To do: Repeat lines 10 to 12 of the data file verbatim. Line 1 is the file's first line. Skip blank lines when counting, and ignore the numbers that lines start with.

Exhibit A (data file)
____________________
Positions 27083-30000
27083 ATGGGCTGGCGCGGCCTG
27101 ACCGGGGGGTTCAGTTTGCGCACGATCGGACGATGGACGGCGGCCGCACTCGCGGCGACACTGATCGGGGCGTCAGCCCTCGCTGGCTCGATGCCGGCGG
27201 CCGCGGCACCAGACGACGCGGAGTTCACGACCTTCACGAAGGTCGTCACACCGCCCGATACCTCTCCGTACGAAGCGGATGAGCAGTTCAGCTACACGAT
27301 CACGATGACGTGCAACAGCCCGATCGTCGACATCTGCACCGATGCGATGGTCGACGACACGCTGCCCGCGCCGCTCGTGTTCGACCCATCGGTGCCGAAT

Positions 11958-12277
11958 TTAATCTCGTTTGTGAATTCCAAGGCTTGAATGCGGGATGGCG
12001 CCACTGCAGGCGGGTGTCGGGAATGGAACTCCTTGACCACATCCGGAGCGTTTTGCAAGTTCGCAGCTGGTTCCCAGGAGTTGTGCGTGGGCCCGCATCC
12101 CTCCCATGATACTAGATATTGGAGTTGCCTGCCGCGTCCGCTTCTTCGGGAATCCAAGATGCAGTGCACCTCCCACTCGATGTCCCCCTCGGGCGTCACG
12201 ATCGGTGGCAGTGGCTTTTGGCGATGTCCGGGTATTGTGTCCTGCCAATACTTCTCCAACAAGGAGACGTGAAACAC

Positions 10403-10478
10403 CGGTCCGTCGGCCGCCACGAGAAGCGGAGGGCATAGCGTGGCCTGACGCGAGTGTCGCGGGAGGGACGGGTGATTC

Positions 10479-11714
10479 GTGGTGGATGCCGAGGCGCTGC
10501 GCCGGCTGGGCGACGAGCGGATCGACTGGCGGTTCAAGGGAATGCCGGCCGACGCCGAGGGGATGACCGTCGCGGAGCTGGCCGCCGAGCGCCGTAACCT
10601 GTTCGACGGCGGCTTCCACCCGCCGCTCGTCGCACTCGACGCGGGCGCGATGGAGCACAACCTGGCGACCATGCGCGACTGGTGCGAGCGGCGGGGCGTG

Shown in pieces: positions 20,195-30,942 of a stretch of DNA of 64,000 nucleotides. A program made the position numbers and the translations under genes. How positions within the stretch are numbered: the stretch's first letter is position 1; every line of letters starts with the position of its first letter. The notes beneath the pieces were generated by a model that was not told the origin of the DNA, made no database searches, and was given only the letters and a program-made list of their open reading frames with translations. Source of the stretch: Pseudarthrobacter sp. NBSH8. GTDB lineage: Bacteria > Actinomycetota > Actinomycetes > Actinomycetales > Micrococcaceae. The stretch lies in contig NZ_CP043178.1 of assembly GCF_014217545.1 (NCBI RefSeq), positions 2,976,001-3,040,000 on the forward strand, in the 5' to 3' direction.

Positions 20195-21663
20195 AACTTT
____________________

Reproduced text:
12201 ATCGGTGGCAGTGGCTTTTGGCGATGTCCGGGTATTGTGTCCTGCCAATACTTCTCCAACAAGGAGACGTGAAACAC

Positions 10403-10478
10403 CGGTCCGTCGGCCGCCACGAGAAGCGGAGGGCATAGCGTGGCCTGACGCGAGTGTCGCGGGAGGGACGGGTGATTC